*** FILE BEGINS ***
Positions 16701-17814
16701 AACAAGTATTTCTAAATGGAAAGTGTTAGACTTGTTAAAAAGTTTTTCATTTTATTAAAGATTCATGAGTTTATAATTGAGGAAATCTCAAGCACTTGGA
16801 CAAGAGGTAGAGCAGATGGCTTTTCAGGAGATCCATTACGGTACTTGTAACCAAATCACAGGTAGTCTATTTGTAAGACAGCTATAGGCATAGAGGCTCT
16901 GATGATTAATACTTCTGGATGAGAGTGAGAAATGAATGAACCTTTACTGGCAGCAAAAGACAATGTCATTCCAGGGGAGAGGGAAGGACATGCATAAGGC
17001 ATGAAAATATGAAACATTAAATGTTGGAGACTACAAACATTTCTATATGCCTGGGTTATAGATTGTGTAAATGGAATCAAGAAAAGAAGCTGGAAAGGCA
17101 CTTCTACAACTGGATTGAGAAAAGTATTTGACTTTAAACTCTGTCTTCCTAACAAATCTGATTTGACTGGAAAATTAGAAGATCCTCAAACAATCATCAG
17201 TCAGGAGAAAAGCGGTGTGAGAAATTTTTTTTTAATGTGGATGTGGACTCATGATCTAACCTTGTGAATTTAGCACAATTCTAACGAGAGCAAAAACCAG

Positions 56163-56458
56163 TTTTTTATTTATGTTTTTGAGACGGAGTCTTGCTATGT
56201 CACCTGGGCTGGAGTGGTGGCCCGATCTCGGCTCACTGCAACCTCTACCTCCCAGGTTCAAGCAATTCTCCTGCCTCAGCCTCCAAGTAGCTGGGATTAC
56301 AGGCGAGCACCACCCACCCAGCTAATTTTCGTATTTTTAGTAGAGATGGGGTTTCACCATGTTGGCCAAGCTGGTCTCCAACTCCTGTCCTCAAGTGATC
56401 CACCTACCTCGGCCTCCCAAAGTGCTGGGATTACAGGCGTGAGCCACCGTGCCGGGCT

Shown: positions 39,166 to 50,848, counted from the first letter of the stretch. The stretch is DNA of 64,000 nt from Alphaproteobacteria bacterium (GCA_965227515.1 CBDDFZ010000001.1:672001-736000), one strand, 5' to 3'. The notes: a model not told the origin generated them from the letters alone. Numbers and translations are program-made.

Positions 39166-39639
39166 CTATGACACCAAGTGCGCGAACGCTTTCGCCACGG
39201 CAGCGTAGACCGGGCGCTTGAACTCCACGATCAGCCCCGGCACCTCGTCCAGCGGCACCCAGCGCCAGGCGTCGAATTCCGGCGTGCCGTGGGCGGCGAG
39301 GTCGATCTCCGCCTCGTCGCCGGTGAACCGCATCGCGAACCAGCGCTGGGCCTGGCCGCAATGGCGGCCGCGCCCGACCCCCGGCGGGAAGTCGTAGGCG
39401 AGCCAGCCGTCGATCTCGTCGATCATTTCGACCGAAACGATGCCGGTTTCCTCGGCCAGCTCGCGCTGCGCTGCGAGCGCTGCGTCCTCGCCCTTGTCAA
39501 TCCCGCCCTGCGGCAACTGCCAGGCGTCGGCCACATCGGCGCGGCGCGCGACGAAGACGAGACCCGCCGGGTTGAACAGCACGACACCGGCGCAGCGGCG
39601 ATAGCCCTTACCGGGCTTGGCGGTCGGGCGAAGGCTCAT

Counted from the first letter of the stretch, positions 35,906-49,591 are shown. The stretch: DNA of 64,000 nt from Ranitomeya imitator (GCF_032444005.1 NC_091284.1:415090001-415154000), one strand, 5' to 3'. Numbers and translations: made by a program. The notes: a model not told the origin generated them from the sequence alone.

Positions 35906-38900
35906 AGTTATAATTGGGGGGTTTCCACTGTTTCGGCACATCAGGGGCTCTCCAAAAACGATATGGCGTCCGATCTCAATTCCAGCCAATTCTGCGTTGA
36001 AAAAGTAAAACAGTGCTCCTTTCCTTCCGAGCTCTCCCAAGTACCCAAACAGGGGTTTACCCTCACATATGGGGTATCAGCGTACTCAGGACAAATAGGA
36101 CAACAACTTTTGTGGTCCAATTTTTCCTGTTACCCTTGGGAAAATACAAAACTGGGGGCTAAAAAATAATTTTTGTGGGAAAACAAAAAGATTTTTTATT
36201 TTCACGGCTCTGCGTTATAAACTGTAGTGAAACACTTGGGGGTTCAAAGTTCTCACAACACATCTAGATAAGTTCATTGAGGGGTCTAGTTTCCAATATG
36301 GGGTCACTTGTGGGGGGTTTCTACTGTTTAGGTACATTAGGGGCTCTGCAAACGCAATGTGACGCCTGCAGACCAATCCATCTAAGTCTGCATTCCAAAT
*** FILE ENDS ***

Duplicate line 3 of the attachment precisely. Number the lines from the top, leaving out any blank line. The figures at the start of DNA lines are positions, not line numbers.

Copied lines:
16801 CAAGAGGTAGAGCAGATGGCTTTTCAGGAGATCCATTACGGTACTTGTAACCAAATCACAGGTAGTCTATTTGTAAGACAGCTATAGGCATAGAGGCTCT